The theory behind the present invention is that the reduction of the monoterpene d-pulegone, naturally present in peppermint oil, would give rise to 1-menthone and, upon further reduction, to 1-menthol. The concept of the present invention was based upon this theory, which is the theoretical background of the present invention and the physical embodiments of the invention reported in this patent application. The method of the present invention continues more or less along the normal in vivo biosynthetic pathway which is theorized and speculated to occur in the plant itself (See Croteau et al., ibid., and references cited therein) involving a reduction by hydrogenation to reduce the amount of pulegone present in the oil but, at the same time, giving rise to 1-menthone and 1-menthol, also natural and desirable components of peppermint oils to be used as flavoring agents. As an additional but not unfavorable side reaction of the present method, piperitenone (which Croteau says is not in the pathway) is also significantly reduced, but the essential terpenolene remains virtually unchanged, being indicative of the stereospecificity of the method of the present invention for oxygenated monoterpene compounds to the exclusion of any obvious or apparent attack upon the ring or the side chain of non-oxygenated compounds.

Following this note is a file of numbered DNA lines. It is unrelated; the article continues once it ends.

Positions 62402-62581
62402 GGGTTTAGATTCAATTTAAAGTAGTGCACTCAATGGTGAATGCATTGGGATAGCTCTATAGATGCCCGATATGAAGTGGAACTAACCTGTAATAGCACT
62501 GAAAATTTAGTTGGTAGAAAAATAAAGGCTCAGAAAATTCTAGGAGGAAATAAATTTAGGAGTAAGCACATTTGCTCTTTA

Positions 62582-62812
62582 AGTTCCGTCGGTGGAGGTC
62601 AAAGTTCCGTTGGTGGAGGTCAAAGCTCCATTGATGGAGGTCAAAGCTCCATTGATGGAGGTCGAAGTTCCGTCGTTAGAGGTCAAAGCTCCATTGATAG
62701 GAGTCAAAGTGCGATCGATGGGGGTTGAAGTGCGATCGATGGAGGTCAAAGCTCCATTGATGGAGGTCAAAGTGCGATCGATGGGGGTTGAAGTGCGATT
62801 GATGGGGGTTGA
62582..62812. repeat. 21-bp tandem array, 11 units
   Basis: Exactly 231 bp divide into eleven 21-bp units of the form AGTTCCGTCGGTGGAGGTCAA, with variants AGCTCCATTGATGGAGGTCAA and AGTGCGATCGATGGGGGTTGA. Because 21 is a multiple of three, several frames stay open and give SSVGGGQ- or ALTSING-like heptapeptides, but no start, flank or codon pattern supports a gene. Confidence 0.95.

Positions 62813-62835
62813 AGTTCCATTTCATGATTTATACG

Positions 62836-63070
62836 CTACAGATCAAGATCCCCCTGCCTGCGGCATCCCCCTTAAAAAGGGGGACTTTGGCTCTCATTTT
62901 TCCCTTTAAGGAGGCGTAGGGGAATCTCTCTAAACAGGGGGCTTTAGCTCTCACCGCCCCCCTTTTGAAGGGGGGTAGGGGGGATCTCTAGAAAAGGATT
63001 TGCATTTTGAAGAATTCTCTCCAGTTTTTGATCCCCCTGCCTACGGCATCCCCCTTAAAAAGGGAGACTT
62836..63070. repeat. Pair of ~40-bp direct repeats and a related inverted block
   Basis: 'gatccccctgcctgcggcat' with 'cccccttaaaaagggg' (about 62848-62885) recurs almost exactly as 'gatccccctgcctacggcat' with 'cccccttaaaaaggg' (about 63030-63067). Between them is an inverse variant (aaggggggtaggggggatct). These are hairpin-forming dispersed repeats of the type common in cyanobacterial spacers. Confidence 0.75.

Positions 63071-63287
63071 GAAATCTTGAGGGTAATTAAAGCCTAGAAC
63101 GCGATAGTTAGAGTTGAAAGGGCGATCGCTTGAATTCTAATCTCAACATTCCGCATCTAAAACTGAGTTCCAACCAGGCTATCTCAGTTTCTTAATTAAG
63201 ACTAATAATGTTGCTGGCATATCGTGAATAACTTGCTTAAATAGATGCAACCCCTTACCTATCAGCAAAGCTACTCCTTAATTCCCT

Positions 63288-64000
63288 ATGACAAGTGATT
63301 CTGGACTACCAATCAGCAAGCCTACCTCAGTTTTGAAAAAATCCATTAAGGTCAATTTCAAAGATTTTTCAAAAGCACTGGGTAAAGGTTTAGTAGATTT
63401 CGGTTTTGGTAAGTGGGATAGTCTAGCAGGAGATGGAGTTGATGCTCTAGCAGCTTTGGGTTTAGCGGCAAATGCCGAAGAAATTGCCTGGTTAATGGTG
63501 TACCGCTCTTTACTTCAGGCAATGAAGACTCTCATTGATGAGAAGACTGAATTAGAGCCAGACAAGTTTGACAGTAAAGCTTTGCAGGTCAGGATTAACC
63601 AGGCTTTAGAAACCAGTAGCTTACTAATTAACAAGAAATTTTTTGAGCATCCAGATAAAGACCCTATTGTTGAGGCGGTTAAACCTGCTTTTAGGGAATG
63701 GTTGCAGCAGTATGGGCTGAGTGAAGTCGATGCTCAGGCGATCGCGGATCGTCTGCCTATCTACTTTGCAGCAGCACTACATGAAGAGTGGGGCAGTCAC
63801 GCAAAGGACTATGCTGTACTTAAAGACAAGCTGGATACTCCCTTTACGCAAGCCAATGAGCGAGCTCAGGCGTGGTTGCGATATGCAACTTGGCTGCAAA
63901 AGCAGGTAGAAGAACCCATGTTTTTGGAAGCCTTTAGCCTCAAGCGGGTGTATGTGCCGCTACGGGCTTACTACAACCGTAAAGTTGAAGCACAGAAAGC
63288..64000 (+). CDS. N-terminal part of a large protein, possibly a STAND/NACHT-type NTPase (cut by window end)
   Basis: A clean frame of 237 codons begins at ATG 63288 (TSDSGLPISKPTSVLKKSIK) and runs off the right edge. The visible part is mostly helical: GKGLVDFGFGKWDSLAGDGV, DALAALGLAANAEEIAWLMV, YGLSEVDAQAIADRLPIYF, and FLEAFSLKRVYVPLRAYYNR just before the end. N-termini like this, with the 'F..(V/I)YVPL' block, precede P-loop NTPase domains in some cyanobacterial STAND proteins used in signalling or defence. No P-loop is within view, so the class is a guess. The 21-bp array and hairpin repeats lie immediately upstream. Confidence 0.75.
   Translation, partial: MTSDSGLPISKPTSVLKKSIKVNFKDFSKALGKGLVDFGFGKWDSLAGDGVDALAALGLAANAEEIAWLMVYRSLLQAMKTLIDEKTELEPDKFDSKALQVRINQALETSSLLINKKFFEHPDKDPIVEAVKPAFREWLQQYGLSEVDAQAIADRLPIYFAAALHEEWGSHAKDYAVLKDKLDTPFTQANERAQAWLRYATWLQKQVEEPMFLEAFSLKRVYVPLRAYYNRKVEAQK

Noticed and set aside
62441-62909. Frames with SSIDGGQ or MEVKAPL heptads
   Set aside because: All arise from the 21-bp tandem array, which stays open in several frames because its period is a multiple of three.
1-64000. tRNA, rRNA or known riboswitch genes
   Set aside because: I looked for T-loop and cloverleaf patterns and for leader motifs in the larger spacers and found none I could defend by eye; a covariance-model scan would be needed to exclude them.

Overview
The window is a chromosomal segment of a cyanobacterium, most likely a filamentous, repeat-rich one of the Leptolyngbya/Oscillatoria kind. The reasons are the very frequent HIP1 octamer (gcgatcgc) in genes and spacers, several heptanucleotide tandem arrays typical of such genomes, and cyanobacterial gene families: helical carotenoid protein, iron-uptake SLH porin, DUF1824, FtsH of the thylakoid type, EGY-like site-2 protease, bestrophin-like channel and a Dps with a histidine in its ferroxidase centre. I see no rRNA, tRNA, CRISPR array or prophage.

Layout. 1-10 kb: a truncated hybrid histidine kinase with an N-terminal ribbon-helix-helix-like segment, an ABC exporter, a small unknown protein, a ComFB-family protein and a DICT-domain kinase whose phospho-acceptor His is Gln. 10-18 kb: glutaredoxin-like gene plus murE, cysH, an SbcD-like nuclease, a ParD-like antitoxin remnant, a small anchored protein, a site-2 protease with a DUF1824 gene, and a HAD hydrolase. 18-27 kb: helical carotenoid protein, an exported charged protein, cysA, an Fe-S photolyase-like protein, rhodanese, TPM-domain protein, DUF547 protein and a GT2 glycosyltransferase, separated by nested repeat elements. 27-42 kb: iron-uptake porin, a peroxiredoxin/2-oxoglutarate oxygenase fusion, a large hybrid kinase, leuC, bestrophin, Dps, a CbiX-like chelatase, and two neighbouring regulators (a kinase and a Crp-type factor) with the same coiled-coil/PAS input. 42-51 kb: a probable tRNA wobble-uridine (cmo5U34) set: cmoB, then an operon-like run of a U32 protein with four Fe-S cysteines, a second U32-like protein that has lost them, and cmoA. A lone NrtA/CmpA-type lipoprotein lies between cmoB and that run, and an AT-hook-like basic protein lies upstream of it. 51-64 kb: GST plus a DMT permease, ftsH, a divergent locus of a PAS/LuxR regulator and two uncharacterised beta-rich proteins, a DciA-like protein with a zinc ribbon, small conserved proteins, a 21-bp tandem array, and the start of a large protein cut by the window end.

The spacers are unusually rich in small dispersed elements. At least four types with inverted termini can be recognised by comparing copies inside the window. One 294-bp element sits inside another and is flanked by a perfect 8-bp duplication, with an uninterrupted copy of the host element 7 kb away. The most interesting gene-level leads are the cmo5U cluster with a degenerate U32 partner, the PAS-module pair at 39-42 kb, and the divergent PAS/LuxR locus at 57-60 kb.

According to the method of the present invention, over a reaction period of approximately eight (8) hours, the pulegone level of a starting peppermint oil may be reduced by as much as ninety percent (90%) of its original value, but menthone does not show a corresponding reduction and, in fact, as shown in the following Examples, shows an increase in the amount of menthone over that present in the starting peppermint oil, as does menthol as well, again exemplifying the selectivity of the method of the invention to pulegone and to a lesser extent piperitenone.